Home Forums Friends of FOC Arrow test details

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    • tombow
      Post count: 103

      As some of you may know, I’ve been stirring around this idea of high-FOC wood arrows. I punched numbers repeatedly through Stu’s calculator, changing point weights, feathers, shaft length etc. using estimated weights for shafts and adjusting spine weights also. Here’s where I’ve come to now:

      After much tweaking of the calculator, perusing web sites for information and conversing through threads or PM’s with various knowledgeable folks, I called up Neil Hildebrand, discussed shafts with him, then had him send me some Sitka Spruce shafts in 80-85 spine. I settled on a 225 grain Tuffhead broadhead, so I purchased 3 from Vintage Archery, along with some 225gr brass points. I had previously received some Grizzly 125’s for testing and I purchased some 100 grain woody weights so I could do some testing with broadheads, without using all 3 Tuffheads for practice (saving them for the local wily whitetails). Over the last 2-3 weeks, I have straightened, spined (homemade spine tester ala Jim Hill) and weighed all the shafts, did I mention I straightened them ( a few times)?. The 80-85 spine shafts test out from about 82 to close to 90 on my spine tester and weight from 420 to 438 grains. I then proceeded to cut a few down to desired length. I will admit that I heard that bare shafting wood arrows is a no-no so I kind of went reverse and cut more than I should have off a few before backing up and realizing maybe I should cut less off, then adjust if the flight is not quite right. Guess I’m just a learn by doing type o’ fellah. TIP: I contacted a local sign making shop for some white vinyl, adhesive backed stock for cutting wraps out of.and purchased a 2ft. by 18″ sheet for $5 (or I could have ordered wraps for close to a buck a piece!) The wraps are mostly for later re fletching, and I am cutting them at minimum lengths to match fletching lengths and to lower their weight (4-6 grains each in total wrap weight). Then I fletched a few with 4″ feathers, a few with 3″ feathers, one with 4 4″ feathers and put turbulators on a few. Then I shot them with 225 grains up front, some brass fields, some woody weights (100) and blunts (125 gr). I was seeing some kicky flight, so paper tuned a bit and found that nock point was a bit off and adjusted. Also decided to take my Big JIm’s Strap-on quiver off the bow and this also improved flight characteristics. Here’s a breakdown:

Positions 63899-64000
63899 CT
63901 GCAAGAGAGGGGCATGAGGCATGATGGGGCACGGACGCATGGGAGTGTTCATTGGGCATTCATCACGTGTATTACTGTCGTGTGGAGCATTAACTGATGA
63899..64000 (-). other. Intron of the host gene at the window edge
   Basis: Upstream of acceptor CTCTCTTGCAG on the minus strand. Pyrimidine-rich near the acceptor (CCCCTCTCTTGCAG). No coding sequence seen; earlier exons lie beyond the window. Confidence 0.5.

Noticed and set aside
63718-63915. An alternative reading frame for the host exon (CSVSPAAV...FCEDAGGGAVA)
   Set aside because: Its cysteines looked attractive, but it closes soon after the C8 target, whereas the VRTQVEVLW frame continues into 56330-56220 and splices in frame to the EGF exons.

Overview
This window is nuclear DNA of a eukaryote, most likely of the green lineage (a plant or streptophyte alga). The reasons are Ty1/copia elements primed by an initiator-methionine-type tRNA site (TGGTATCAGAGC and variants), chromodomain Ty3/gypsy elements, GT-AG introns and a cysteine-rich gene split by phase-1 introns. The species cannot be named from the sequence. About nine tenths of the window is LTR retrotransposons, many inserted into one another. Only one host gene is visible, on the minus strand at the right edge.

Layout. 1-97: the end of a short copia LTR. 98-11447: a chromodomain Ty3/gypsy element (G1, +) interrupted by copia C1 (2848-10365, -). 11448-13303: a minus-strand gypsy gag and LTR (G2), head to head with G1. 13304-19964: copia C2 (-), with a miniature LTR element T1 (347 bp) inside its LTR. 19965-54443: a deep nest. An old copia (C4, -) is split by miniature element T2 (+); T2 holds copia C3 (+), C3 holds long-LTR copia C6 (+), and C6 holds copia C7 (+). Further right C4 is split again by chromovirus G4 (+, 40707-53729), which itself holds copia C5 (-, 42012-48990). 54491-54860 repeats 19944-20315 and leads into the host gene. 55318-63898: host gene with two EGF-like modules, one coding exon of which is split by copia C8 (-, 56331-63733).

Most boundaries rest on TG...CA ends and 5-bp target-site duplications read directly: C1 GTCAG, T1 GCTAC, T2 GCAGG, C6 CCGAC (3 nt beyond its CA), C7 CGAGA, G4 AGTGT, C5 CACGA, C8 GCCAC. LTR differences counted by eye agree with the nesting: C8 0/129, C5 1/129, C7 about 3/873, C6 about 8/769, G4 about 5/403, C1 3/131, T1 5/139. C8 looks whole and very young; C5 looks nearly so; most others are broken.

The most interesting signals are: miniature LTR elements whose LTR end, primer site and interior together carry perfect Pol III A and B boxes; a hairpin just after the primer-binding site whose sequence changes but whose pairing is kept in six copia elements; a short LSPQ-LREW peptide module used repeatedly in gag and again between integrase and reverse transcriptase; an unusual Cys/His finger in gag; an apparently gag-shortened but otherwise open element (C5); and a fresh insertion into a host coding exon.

BOP 29.5625″, 4.25″ wrap with 0.125″turb. 3 3″ feathers, 656 gr.

      BOP 29.875″, 4.3125″ wrap with 0.125″ turb. 3 3″ feathers, 666 gr, (Tuffhead 225 gr)

      3 @ BOP 29.8125″, 5″ wrap no turb., 3 4″ feathers, 1@660 gr.(brass), 2@ 666 gr.(w.weight 100, 125gr blunt)

      BOP 29.125″, 5″ wrap no turb., 3 4″ feathers, 652 gr.

      2 @ BOP 29.25″, 5″ wrap w/turb, 3 4″ feathers, 1@664 gr. 1@654gr. (w.weight, 125gr Grizzly, both)

      So here we see the inconsistencies in grain weights of wood shafts and various components, resulting in different overall arrow weights, but I also take into account the differing shaft lengths. AGain, the wraps don’t add much, like a grain, grain and a half per inch of wrap. I also am using two different nocks, Snap-on 5/16″ and Bohning Classic Index nocks. Interesting note: the Index nocks weigh 10 gr. and the seemingly smaller Snap-Ons weigh 12 gr.